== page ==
The National Union of Metalworkers of South Africa and the South African Cabin Crew Association have called for members of South African Airways board to be removed, saying they were a barrier to outgoing CEO Vuyani Jarana's efforts to turn the national carrier around.
Union members picketing on Tuesday afternoon voiced their fears that the SAA board was quietly commencing with plans to privatise the national carrier, which demonstrators said would cost many jobs. The two unions called for Jarana to be reinstated immediately and given the financial support needed to implement his turnaround strategy for SAA.
The unions also demanded that members of the SAA board be removed over misgivings the unions had about their involvement at the national carrier.
Numsa's Twitter account shared video footage of members demonstrating while carrying placard signs which read: "Down with Mgodusu, down with Rothschild, we want Jarana back".
Upon stepping down as CEO of Rothschild & Company's South African unit in March, the investment bank unit's executive chair Martin Kingston expressed that he was eager for the company to take on the national carrier should the state decide to sell it.
Kingston also serves on the board of SAA. The union believes that Kingston worked with fellow SAA board member Thandeka Mgoduso and other board members to muscle Jarana out of the way at the national carrier.
'We want our CEO back' - unions at SAA
The joint memorandum demanded that Thandeka Mgoduso, Martin Kingston, Peter Tshisevhe and Geoff Rothschild be removed from the board of SAA.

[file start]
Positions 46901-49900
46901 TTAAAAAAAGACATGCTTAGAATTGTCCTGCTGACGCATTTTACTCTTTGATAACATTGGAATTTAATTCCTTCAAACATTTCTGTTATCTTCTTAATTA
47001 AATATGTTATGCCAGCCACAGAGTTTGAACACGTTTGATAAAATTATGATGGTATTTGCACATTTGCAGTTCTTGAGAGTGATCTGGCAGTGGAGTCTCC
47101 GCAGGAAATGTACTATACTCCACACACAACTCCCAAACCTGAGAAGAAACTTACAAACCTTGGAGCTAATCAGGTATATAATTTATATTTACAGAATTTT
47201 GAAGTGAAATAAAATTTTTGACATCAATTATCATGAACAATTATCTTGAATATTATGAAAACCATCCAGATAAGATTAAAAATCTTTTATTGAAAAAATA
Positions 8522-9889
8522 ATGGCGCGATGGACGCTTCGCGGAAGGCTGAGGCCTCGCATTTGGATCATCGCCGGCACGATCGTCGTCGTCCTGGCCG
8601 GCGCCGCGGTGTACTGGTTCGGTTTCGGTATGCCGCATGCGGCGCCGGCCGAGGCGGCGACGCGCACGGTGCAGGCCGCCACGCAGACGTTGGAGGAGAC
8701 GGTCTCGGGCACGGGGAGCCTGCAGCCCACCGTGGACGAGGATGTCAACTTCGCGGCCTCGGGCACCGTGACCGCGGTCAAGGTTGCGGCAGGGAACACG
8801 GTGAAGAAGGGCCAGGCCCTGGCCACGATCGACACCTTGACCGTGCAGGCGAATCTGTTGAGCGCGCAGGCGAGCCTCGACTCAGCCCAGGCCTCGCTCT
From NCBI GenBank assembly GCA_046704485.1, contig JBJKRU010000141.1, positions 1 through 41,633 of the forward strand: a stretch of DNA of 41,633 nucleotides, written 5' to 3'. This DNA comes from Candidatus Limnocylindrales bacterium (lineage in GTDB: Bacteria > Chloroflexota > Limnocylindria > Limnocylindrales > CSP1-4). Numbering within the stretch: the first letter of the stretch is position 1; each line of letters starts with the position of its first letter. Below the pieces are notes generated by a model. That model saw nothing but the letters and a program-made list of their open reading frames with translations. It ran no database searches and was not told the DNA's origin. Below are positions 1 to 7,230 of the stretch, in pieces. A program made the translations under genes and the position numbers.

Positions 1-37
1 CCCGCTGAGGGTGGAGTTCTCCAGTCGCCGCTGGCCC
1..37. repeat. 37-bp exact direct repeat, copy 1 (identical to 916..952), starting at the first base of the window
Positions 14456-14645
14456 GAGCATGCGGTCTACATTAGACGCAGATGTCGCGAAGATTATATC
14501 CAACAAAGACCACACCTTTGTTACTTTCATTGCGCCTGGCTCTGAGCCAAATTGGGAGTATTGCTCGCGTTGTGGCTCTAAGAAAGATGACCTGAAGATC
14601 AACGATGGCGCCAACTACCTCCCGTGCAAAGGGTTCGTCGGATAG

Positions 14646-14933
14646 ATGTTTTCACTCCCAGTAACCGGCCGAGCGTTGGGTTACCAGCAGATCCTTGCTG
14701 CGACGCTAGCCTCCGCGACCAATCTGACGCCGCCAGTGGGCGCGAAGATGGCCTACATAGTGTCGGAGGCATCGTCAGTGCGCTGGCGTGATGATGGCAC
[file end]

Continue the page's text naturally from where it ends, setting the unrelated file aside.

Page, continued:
"During their tenure, they have allowed massive corruption to take place and ignored the damning recommendations made in various forensic reports such as the Ernst and Young and Open Water Report, which Mr Vuyani Jarana was gaining momentum in dealing with," the memorandum read.
The memorandum of demands claimed the board deliberately sabotaged Jarana in order for him to resign.
SAA spokesperson Tlali Tlali told Fin24 that the national carrier would not undermine its engagements with the unions by responding to specific questions on the memorandum's content to the media.
"We received the memoranda today. When we received them, the unions that were submitting them gave us seven days to reflect and get back to them, and provide them with a response to the issues that they raised. What we won't do is pick and choose issues which we respond to through the media," said Tlali.